Book Image

Blender 3D Basics

Book Image

Blender 3D Basics

Overview of this book

Blender is by far the most popular open source graphics program available. It is a full featured 3D modeling, animation and games development tool used by millions all over the world ñ and it's free! This book is for those looking for an entry into the world of 3D modeling and animation regardless of prior experience. Blender 3D Basics is the entry level book for those without prior experience using 3D tools. It caters for those who may have downloaded Blender in the past but were frustrated by its lack of intuitiveness. Using simple steps it builds, chapter by chapter, into a full foundation in 3D modeling and animation. Using Blender 3D Basics the reader will model a maritime scene complete with boats and water, then add materials, lighting and animation. The book demystifies the Blender interface and explains what each tool does so that you will be left with a thorough understanding of 3D.
Table of Contents (20 chapters)
Blender 3D Basics Beginner's Guide
About the Author
About the Reviewers
Controlling the Lamp, the Camera, and Animating Objects

Time for action — searching on Felix Turns the Tide + 1922

Make a search on the web for the terms Felix Turns the Tide + 1922. YouTube,, or some other site should have the video. Felix Turns the Tide was made in 1922 and stars Felix the Cat who was the hottest animation star of the time. It was one of 17 different Felix the Cat films made that year, or approximately one animation every three weeks.

Watch it now and enjoy it.

What just happened?

Felix Turns the Tide sure isn't Avatar, but it's surprising how well they used their limited tools and told a story. This was only six years after cel animation had been invented. Cel animation revolutionized early animation because it allowed you to put different parts of an animated frame on different layers, so you didn't have to redraw the entire scene every frame.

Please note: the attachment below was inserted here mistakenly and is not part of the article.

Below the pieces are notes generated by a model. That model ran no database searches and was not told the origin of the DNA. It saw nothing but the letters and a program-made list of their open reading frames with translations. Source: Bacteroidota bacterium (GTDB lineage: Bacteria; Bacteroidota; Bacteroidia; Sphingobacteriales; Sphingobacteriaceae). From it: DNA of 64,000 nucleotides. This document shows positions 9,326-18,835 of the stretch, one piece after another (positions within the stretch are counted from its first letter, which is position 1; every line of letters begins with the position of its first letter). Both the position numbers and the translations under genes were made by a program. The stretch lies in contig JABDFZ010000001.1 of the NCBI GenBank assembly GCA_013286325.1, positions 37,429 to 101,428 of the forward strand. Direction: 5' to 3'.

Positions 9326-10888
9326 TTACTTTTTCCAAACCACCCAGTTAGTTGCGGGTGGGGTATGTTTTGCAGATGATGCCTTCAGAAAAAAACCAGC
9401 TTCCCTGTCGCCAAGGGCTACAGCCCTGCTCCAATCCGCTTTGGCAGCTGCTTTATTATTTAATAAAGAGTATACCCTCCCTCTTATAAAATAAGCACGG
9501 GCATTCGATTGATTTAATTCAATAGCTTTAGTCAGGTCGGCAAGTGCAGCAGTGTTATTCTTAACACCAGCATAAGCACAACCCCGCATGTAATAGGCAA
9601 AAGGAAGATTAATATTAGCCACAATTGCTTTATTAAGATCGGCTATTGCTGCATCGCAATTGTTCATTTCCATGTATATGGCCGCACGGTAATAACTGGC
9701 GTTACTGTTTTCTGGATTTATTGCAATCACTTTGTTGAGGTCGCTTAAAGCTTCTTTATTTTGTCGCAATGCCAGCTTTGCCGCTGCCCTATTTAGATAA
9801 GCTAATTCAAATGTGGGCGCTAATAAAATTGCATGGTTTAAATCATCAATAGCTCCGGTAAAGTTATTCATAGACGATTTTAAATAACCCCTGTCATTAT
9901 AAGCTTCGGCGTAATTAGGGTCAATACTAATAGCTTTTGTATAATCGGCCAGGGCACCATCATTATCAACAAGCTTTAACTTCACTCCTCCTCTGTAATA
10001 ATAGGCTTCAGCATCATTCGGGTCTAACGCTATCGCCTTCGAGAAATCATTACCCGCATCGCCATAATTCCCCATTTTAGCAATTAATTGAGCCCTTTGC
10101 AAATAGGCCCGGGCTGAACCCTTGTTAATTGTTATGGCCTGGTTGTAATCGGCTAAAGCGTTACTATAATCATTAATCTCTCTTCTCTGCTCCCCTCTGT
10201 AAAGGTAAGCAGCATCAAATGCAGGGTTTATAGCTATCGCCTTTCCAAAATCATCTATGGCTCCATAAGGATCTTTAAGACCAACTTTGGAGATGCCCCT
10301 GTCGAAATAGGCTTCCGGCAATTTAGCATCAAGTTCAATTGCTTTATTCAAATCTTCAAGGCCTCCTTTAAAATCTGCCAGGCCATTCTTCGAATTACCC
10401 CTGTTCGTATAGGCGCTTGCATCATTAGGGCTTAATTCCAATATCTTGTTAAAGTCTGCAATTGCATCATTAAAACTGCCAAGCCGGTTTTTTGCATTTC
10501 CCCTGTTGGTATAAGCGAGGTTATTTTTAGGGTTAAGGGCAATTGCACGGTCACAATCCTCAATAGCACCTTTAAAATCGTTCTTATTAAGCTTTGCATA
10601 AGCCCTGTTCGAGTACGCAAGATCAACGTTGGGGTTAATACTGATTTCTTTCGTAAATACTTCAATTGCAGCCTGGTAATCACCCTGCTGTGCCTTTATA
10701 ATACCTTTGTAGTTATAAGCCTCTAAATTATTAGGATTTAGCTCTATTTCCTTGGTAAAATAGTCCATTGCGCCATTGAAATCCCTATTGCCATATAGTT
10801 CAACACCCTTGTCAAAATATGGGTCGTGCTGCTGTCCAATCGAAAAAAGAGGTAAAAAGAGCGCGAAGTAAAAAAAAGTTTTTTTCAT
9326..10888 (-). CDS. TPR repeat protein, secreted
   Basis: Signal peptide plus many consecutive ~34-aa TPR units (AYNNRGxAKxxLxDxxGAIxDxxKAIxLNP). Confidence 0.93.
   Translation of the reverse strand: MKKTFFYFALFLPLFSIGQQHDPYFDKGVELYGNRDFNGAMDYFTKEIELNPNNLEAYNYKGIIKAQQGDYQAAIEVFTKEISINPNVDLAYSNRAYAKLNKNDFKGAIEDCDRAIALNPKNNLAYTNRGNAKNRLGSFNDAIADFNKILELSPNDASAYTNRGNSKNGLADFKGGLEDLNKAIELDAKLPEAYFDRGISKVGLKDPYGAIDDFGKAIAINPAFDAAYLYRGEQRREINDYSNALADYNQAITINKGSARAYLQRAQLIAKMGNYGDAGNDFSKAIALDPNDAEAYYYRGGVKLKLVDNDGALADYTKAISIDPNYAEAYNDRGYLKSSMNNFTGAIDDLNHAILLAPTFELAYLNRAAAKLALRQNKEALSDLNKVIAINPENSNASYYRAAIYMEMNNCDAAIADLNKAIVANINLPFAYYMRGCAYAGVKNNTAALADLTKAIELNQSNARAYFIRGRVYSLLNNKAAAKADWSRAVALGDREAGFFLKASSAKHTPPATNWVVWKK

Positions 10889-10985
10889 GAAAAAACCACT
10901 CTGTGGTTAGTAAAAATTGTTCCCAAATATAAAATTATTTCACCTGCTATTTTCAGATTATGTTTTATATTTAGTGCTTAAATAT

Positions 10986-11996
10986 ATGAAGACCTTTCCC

Pop quiz— analyzing pioneer animators

There are no right or wrong answers to these questions about the movies. The purpose is to get you to think about the question and come up with your own answers:

  1. Timing: Are Felix's movements realistic? Or are we given a series of poses and a moment to see each one?

  2. Camera Use: How would you describe their use of backgrounds? Did they use a variety of distances between the action and the camera? Think of the house where he goes to say goodbye to his girlfriend, or when he hijacks the balloon. How is the camera used? How would you handle either of these scenes?

  3. Producibility: They made this eight minute movie in a few months without computers; the 14 minute Blender movie Sintel took a year or more. Considering the short deadlines that the animators worked under, imagine some of the compromises the animators made to get the animation out of the door and some of the arguments they might have had about what to do.

  4. Metaphors: As animation began to move away from the comics section of the paper, it continued to use a lot of the same metaphors that comics did. These are things such as text in balloons for dialog, plants moving along the side of the road to indicate motion, emoticon-like hearts indicating love. What other metaphors do you remember seeing?

  5. Audience expectation: Think about how the sausages get to the battle. Do you think that modern audiences would accept this? Imagine you are remaking this animation in 3D in Blender for a modern audience, how would you handle getting the sausages to the battlefront?

Moving ahead a few years in time, to 1928

Animators are learning their craft and technology is advancing. Walt Disney has lost his main character, Oswald the Lucky Rabbit, to Universal Studios. Universal also hired away all of his animators except Ub Iwerks, Disney's star animator. This is a serious blow to Disney. So Disney is desperate and he needs something to stay in business. In 1928, Walt Disney and Ub Iwerks make their first Mickey Mouse animation, Plane Crazy. It introduces both Mickey and Minnie. But Walt cannot find a distributor for it, so it doesn't get released. His next Mickey Mouse movie, Steamboat Willie was the first American animation with sound, and that opened up the market for Mickey. For us, since Plane Crazy was made as a silent and retrofitted with sound, it shows how animators had perfected their skills in the period between 1922 and 1928, before the use of sound.